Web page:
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Drive to protect kids from sexy television music clips


Peter Jean

Herald Sun (Aus.)

June 27, 2008

SEXY music videos could be banned from Saturday morning TV under a Senate committee proposal to protect children from inappropriate material.

A Senate inquiry into sexualisation of children by the media yesterday called for a review of music video classifications and for the introduction of free-to-air TV channels for children.

Warning labels could also be placed on teen magazines with sexually explicit content.

But parents' groups accused the committee of being too soft on the advertising industry.

The inquiry heard evidence that children were regularly exposed to inappropriate sexual material through TV, magazines and advertising.

Witnesses were particularly concerned by sexually suggestive lyrics and choreography in video clips by artists such as 50 Cent and the Pussy Cat Dolls and sexual material in magazines read by pre-teens.

In its report, the committee said that preventing the premature sexualisation of children was a significant cultural challenge.

"This is a community responsibility which demands action by society," the report said.

The committee said the industry-run Advertising Standards Bureau should ensure billboards and other outdoor advertisements did not include inappropriate sexual material.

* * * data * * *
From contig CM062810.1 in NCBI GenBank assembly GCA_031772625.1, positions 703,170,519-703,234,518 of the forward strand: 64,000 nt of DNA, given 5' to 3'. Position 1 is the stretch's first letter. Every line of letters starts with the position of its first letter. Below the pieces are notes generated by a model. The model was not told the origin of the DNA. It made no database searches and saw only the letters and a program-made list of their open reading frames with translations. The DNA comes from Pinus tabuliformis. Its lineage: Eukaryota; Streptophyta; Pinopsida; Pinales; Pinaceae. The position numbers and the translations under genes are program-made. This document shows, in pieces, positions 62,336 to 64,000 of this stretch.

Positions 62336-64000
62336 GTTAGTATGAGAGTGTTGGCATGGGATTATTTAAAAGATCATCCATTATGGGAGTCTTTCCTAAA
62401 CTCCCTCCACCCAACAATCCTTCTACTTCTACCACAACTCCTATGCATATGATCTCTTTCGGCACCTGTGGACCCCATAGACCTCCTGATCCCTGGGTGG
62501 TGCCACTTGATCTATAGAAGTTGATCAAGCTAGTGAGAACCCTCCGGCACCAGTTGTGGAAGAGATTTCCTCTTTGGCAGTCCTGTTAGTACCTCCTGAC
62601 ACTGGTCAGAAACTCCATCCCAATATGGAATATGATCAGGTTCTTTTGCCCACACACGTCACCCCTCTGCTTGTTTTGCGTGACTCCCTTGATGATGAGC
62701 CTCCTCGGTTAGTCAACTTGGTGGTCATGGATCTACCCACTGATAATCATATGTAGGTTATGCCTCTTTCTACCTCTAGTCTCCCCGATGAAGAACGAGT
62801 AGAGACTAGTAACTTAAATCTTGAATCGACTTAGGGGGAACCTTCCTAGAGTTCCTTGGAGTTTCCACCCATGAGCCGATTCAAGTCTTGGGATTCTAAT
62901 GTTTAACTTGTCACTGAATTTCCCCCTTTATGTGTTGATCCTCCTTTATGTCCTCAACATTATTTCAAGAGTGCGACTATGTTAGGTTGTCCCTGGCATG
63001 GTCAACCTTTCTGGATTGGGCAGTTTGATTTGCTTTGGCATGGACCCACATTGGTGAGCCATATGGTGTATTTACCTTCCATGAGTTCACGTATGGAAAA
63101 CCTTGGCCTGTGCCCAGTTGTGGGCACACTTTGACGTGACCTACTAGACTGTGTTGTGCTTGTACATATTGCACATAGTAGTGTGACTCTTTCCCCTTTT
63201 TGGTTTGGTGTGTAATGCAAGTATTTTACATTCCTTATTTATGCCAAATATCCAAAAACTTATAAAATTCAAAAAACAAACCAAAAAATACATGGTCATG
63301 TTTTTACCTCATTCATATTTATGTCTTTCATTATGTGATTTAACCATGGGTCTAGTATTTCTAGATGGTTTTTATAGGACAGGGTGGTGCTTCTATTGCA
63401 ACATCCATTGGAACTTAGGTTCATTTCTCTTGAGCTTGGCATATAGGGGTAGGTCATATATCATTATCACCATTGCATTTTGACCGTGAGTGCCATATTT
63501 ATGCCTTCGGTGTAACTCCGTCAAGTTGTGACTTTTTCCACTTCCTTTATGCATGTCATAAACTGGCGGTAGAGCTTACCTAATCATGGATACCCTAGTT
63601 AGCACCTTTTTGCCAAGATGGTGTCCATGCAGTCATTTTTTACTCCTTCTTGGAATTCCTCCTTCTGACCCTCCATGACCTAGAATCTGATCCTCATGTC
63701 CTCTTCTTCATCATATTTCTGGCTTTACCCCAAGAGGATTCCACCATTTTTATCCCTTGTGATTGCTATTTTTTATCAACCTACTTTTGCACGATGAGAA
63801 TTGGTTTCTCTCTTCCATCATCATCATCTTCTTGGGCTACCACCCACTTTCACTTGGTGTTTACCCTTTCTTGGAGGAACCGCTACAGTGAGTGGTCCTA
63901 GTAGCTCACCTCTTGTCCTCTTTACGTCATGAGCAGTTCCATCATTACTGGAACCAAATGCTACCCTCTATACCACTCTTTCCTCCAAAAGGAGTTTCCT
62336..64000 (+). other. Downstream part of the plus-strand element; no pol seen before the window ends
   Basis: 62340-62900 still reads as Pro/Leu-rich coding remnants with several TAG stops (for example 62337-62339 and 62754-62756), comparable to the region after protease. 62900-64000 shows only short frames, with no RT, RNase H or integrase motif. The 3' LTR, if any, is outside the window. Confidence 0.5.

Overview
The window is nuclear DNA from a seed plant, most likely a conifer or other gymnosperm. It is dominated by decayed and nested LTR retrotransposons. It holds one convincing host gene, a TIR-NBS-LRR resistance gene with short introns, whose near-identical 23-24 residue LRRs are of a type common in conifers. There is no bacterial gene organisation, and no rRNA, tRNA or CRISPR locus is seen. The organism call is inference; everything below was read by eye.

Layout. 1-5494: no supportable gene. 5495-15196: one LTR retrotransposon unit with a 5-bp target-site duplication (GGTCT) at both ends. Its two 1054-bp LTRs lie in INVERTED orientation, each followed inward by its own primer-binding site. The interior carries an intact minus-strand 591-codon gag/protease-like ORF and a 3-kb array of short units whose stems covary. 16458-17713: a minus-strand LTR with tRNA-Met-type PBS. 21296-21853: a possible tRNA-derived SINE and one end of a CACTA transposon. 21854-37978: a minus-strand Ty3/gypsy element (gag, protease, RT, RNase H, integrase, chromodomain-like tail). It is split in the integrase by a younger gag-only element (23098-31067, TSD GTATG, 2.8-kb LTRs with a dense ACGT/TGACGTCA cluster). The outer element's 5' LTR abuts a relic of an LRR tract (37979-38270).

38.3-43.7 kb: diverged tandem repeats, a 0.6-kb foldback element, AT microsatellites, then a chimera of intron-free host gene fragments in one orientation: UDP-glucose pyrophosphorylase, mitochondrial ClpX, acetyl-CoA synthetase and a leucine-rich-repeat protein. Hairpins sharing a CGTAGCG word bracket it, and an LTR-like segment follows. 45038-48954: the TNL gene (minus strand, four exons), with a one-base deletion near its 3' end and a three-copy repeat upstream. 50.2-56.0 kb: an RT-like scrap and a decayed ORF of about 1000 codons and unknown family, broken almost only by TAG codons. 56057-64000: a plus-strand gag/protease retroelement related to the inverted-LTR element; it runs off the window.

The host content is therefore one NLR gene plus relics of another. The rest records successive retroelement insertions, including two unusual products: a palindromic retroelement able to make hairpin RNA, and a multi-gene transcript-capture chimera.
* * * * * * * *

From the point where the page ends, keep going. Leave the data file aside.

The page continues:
It also said the bureau should vet ads made by agencies that had been the subject of complaints.

Kids Free 2B Kids founder Julie Gale said the inquiry should have recommended that the standards bureau be replaced with a government regulator.

"I think it should have recommended an independent regulatory body that oversees children's interests," Ms Gale said.

Former Australia Institute chief Clive Hamilton said the committee had largely ignored advice from psychologists about the harm caused to children by sexual material.

"The recommendations of the committee veer from the weak to the pathetic and suggest that the inquiry allowed itself to be snowed by the advertising industry," Dr Hamilton said.

The inquiry called for a long-term study to be carried out into the premature sexualisation of children and for comprehensive sexual health and relationship education programs to be run in all schools.

In a dissenting report, Family First senator Steve Fielding said the committee had failed to put forward recommendations necessary to protect children.

The committee said publishers should consider placing advice for readers on magazines that contained material that might be inappropriate for children.

But it stopped short of calling for this to be mandatory.

The Howard government promised before the federal election last year to spend $82 million on a dedicated ABC children's TV channel.

But the Rudd Government has not committed itself to providing the ABC with extra funding to run such a channel.






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